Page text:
Books I Read in 2017 & Think You Should Read in 2018

The 2017 Goodreads clock-in is 119 books. I’m continuing on my quest to read more books from diverse authors and books on my shelves. Though I also needed comfort books, which also meant I finished up some series I’ve been enjoying or leaned on authors who I knew would deliver stories (or had a higher likelihood to do so).

By the numbers — 76 (+9% compared to 2016) were written by women, 54 (+4%) drawn by women, 45 (+16%) written or drawn by people of color, and 28 (+5%) written or drawn by queer people. (The latter two categories may be slightly off.) 19 had been sitting on my shelves for at least one year, which is not a stellar number.

I’d like to say for 2018, I’d like to read more prose. However, I also want to clean off my comics to-read pile, meaning those two goals are at odds with each other.

Here are the books I highly recommend and rated 5/5 stars:

Heartsick (Archie Sheridan & Gretchen Lowell #1) by Chelsea Cain1. Heartsick (Archie Sheridan & Gretchen Lowell #1)
by Chelsea Cain

Genre: crime, serial killer, thriller
Recommended for: those who enjoy the PNW rain, the twisty inside

Holy crap, this book was great. I’d wanted to read more of Cain’s writing since her Mockingbird comic, and this didn’t disappoint. The plot features a Portland-based FBI detective who hunts serial killers. The case he’s working on features dead high school girls. But you also find out that the last serial killer he tracked and how he was captured by her and continues to visit her in prison. It gets twisted in the best ways. Monstress, Vol. 2: The Blood
by Marjorie M. Liu and Sana Takeda

Genre: magical peoples, cats, post-war, surviving, comics, monsters
Recommended for: those who believe many tailed cats

Monstress continues to be my favorite on-going comic book. I’ve recently thought a lot about how many comics I want to continue to read in the future, and if I could only subscribe to one comic book this would be the one. Both Liu and Takeda build extremely intricate worlds and compelling, complex characters. The book deals with the aftermaths of war, of extreme poverty, of orphans, of slavery, of gods, and of magic.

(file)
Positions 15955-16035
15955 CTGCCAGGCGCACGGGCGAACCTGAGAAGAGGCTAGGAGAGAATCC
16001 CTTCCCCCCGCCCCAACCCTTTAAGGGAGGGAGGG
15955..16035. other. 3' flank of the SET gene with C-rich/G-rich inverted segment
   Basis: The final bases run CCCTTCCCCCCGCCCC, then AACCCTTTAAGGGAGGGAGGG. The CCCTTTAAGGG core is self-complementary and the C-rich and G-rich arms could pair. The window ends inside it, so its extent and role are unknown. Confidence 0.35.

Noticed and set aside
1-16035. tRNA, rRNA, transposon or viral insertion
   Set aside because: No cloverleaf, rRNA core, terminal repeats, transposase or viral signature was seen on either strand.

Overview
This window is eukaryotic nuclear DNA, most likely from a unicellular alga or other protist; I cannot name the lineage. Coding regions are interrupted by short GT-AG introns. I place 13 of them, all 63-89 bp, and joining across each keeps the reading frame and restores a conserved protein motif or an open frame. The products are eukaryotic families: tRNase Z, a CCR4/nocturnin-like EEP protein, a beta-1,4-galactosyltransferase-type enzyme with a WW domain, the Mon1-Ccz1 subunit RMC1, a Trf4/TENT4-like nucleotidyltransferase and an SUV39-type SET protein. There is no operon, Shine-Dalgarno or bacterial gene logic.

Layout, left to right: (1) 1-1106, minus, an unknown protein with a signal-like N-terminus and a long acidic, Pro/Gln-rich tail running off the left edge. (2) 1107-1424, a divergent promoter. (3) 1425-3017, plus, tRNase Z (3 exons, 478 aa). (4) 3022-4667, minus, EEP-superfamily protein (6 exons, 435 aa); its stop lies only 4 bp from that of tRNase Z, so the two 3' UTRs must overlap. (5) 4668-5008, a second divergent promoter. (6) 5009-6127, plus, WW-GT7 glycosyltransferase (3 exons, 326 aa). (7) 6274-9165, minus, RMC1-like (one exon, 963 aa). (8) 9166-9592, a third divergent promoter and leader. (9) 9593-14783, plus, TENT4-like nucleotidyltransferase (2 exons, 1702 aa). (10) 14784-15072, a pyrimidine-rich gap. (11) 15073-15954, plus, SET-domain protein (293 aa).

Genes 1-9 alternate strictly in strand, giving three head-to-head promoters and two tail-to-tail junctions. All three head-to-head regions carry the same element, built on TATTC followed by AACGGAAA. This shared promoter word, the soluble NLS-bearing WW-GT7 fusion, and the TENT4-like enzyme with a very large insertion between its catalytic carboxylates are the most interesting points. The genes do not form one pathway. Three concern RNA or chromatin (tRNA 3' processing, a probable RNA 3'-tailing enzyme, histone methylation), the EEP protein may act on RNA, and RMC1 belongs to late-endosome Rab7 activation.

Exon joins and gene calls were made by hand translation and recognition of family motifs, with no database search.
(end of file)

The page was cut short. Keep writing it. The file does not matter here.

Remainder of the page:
My full reviews

The Obelisk Gate (The Broken Earth #2) and The Stone Sky (The Broken Earth #3) 3. The Obelisk Gate (The Broken Earth #2) and The Stone Sky (The Broken Earth #3)
by N.K. Jemisin

Genre: sci-fi, fantasy, evil Earth
Recommended for: anyone who loves fiction

I couldn’t put this down. I couldn’t put the first book down, so I expected the same for the sequels. This series is amazing. It takes interesting concepts and kicks them around in different ways. And it’s cast is full of diverse, complex characters, who reflect a real world, and star as the main characters. Give Jemisin all the Hugos. No seriously. If you like sci-fi, fantasy, or authors who play with genres and make it look easy (which it is not and there is serious craft here), read these.

Yes, Roya4. Yes, Roya
by C. Spike Trotman and Emilee Denich

Genre: erotica, s/m, historical fiction, comics
Recommended for: those who want their romance comics with a little more

Yes, Roya is set in the 1960s. It features a young cartoonist, who goes to get advice from one of his favorite illustrators and finds so much more. This is an erotic comic book feature a m/f/m triad relationship with a femdom-focus. It’d been awhile since I’d read a romance I could very much relate to. There’s definitely a difference when reading queer and kinky erotica by a queer woman.

Kindred: A Graphic Novel Adaptation5. Kindred: A Graphic Novel Adaptation
by Octavia E. Butler, Damian Duffy (adapted by), and John Jennings

Genre: time travel, social issues through fiction, historical fiction, comics, race in America
Recommended for: teens and up (everyone)

Holy fucking shit. I didn’t put this book down and read all of it in one sitting. Unlike most people who reviewed this graphic novel on Goodreads, I will shamefully admit that I haven’t read the novel. (There’s a lot of Butler I still need to read.) The premise features a black woman from the 1970s mysteriously transported back to the pre-Civil War South.

6. March: Book One, March: Book Two, and March: Book Three
by John Lewis, Andrew Aydin, and Nate Powell

arch: Book One, March: Book Two, and March: Book Three

Genre: historical nonfiction, comics, American civil rights, race in America, why you should always exercise your right to vote